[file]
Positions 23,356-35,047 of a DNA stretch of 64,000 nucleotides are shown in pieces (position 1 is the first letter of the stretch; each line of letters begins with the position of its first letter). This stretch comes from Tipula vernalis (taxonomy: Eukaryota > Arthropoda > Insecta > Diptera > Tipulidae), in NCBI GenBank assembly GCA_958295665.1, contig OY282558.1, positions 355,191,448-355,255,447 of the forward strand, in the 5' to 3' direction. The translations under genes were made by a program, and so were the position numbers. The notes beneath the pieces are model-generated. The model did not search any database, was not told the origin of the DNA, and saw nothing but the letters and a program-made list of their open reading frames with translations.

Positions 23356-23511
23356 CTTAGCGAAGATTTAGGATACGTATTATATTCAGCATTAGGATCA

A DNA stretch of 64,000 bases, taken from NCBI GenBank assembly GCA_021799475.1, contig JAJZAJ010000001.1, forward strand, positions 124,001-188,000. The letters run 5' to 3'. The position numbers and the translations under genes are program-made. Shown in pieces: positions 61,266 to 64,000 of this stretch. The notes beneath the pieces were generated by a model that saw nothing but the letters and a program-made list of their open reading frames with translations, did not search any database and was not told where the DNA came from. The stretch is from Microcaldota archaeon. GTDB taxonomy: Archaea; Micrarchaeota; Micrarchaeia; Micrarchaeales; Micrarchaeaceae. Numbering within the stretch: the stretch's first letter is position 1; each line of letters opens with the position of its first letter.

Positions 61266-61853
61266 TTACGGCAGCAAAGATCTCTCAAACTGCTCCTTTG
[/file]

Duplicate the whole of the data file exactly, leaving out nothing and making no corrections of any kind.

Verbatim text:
Positions 23,356-35,047 of a DNA stretch of 64,000 nucleotides are shown in pieces (position 1 is the first letter of the stretch; each line of letters begins with the position of its first letter). This stretch comes from Tipula vernalis (taxonomy: Eukaryota > Arthropoda > Insecta > Diptera > Tipulidae), in NCBI GenBank assembly GCA_958295665.1, contig OY282558.1, positions 355,191,448-355,255,447 of the forward strand, in the 5' to 3' direction. The translations under genes were made by a program, and so were the position numbers. The notes beneath the pieces are model-generated. The model did not search any database, was not told the origin of the DNA, and saw nothing but the letters and a program-made list of their open reading frames with translations.

Positions 23356-23511
23356 CTTAGCGAAGATTTAGGATACGTATTATATTCAGCATTAGGATCA

A DNA stretch of 64,000 bases, taken from NCBI GenBank assembly GCA_021799475.1, contig JAJZAJ010000001.1, forward strand, positions 124,001-188,000. The letters run 5' to 3'. The position numbers and the translations under genes are program-made. Shown in pieces: positions 61,266 to 64,000 of this stretch. The notes beneath the pieces were generated by a model that saw nothing but the letters and a program-made list of their open reading frames with translations, did not search any database and was not told where the DNA came from. The stretch is from Microcaldota archaeon. GTDB taxonomy: Archaea; Micrarchaeota; Micrarchaeia; Micrarchaeales; Micrarchaeaceae. Numbering within the stretch: the stretch's first letter is position 1; each line of letters opens with the position of its first letter.

Positions 61266-61853
61266 TTACGGCAGCAAAGATCTCTCAAACTGCTCCTTTG